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In 2020, the leading causes of Moderate  to severe visual impairment globally  were from uncorrected refractive error   affecting the distance vision  of over 157·49 million people.  Poor eye health and impaired vision have  a negative effect on quality of life   and restrict equitable access  to and achievement in education… …and the workplace. Vision loss has substantial financial  implications for affected individuals,   families, and communities. Visual Impairment from  refractive error is avoidable, by providing a pair of spectacles we have  simple and cost effective management.  Risk of blindness is closely linked to poverty.
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Very poor individuals and communities  are at the highest risk of blindness Poor communities are also more at risk from  treatable and preventable causes of blindness To address this issue it is important to ensure  that eye care services are accessible by all.
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Population related risk factors are likely to  increase global visual impairment in the future. One risk factor is increasing  global population growth. In 1960 the global population was  approximately 3 billion people, in 2020 it was 7.8 billion and by 2060  it is predicted to be nearly 10 billion. A second risk factor is ageing populations. Numbers of people aged over 60 are increasing,  especially in low- and middle-income countries. 80% of older people will be living  in low and middle income countries. These two issues have huge  implications for age-related blindness and appropriate eye health service planning. Epidemiological data is used to select  appropriate control measures for eye disease. Cataract and refractive errors are global diseases  and cause 75% of all avoidable visual impairment.
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There are clear treatment strategies for   these two diseases which can be  implemented at the local level, alongside practical measures to strengthen  eye care services and ensuring access for all. Corneal blindness, trachoma and childhood  blindness are considered ‘focal’ diseases because they affect vulnerable,  high risk, groups of people. There are methods in place to treat and, more  importantly, to prevent many of these conditions. The challenge here is to find the cases  and implement services at a local level. Understanding local needs at the community level   is important for developing  strong prevention strategies. Diabetic retinopathy and glaucoma fall  into the chronic diseases category. Patients need to be detected early, and  treated, to prevent visual impairment.
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Screening strategies are needed to  find the patients as early as possible. Health systems also need to be prepared to   appropriately manage cases  identified by screening. To address these conditions,   planning appropriate infrastructure  for service delivery is a key priority. Implementing these control measures can  avoid about 80% of visual impairment. In summary, epidemiology allows eye health workers  to understand the burden of need, and the main causes and determinants of visual  impairment at the global and local levels. We know that 80% of visual  impairment is due to avoidable causes and that it is mostly found in  low and middle income countries. Strengthening services, improving  access and addressing inequity at the local level are an urgent  priority for global eye care.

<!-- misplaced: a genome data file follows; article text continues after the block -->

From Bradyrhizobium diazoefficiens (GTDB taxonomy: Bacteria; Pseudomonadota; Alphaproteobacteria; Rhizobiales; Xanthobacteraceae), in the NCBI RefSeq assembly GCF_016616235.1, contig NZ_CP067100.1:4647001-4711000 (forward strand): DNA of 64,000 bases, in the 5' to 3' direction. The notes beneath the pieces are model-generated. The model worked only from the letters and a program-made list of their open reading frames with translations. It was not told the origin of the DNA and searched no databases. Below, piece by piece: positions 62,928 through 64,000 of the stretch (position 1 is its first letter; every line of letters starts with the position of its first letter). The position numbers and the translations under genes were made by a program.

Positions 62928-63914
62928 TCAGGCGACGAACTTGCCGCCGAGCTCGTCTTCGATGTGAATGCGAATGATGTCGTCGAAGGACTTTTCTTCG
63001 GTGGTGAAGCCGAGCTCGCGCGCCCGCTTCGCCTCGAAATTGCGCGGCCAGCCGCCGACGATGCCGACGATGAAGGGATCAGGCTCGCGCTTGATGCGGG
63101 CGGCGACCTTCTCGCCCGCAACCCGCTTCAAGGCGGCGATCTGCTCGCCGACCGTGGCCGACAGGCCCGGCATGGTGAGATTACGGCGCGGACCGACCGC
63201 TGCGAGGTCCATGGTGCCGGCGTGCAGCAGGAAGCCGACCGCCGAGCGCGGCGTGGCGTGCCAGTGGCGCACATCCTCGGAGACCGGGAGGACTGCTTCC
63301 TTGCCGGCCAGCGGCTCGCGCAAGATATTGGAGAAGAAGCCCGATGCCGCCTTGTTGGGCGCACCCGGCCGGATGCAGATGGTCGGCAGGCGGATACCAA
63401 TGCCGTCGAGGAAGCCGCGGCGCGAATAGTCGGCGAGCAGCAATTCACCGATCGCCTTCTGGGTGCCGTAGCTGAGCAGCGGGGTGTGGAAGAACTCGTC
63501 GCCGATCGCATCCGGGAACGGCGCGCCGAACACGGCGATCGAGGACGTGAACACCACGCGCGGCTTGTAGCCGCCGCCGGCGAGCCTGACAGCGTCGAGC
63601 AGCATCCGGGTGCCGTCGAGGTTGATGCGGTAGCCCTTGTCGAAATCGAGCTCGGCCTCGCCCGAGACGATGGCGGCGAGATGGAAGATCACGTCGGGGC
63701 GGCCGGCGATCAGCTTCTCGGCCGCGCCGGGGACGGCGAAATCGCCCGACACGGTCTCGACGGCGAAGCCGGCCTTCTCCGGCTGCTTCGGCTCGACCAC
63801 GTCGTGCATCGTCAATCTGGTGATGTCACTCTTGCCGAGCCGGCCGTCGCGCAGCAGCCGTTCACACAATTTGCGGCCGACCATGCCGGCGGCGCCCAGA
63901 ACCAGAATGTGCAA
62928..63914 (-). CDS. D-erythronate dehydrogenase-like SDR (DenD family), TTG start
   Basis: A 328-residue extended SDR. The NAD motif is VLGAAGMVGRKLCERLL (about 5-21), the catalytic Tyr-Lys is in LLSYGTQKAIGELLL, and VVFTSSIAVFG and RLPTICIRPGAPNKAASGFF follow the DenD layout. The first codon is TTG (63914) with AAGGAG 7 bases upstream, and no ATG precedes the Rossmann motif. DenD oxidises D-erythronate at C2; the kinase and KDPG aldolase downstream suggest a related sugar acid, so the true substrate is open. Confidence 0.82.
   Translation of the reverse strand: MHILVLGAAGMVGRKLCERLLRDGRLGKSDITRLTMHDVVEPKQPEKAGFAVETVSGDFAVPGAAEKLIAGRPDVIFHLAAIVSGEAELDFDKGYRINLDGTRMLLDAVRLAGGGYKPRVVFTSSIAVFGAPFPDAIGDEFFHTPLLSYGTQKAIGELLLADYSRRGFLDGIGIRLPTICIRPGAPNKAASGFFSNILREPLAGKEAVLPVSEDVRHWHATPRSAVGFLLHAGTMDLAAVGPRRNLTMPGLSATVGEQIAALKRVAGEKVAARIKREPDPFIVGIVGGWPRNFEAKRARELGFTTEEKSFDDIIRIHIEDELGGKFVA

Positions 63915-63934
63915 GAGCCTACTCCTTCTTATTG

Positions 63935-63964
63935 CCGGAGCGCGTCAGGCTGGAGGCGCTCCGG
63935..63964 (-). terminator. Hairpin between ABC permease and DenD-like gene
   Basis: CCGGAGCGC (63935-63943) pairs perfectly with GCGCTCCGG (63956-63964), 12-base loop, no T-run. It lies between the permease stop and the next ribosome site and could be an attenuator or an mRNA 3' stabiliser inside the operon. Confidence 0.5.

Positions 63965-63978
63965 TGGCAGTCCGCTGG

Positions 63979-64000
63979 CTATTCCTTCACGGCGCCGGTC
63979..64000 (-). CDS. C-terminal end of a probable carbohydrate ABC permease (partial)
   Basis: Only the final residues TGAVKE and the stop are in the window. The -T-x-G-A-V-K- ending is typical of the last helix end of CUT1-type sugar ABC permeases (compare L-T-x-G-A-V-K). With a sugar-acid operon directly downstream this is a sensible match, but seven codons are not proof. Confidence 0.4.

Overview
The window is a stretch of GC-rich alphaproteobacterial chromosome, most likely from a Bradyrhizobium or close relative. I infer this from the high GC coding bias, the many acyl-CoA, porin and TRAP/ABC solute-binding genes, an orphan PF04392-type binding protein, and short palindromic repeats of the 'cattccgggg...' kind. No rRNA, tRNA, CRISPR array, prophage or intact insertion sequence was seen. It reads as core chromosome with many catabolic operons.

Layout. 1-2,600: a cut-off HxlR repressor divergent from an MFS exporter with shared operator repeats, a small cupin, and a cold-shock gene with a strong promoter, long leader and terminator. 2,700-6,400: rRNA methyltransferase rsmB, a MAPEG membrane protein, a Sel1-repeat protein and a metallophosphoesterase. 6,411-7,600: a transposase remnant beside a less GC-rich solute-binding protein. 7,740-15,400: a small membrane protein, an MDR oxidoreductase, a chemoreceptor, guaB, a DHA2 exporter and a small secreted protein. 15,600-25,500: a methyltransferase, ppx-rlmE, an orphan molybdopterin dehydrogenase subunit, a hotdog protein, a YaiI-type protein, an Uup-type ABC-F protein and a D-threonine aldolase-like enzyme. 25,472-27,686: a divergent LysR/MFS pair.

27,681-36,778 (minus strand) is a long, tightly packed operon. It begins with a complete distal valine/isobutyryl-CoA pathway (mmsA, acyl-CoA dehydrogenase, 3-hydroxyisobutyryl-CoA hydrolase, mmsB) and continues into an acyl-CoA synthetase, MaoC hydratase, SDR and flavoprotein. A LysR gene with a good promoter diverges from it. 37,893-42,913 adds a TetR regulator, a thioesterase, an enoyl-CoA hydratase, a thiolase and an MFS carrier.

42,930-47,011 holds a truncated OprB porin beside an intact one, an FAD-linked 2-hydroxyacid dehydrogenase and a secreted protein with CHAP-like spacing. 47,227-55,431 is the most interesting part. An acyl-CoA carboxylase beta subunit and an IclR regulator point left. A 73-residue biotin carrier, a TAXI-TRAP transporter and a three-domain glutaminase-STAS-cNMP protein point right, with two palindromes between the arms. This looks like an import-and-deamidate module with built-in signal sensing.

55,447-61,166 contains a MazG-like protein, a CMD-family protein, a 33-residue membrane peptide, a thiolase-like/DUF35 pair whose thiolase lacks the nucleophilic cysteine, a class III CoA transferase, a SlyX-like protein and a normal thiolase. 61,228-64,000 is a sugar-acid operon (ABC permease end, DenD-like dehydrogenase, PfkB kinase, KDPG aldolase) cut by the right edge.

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Prevention programmes are  essential to achieve these goals and reduce the burden of  visual impairment in the world.
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World Health Organization data from 2010 estimated that approximately 285 million people across the world had some form of visual impairment (Pascolini & Mariotti, 2011). In 2017, a new review of the data by the Vision Loss Expert Group and published in The Lancet Global Health estimated that there were 253 million people with visual impairment in 2015 (Bourne et al. 2017).

90% of visually impaired people are in low and middle-income countries. Strengthening services, improving access, and addressing inequity at the local level are an urgent priority for global eye care. Prevention programmes are essential to achieve these goals and reduce the burden of visual impairment across the world.

In this step we use the 2010 data to introduce the epidemiology of blindness and visual impairment, looking at four key concepts:

  • Magnitude – how many people are affected?
  • Distribution – where is it?
  • Determinants – what are the main causes?
  • Control – what can we do about it?

Try to consider the main causes of visual impairment in your own community and the control strategies that local eye care programmes carry out.

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Global Blindness: Planning and Managing Eye Care Services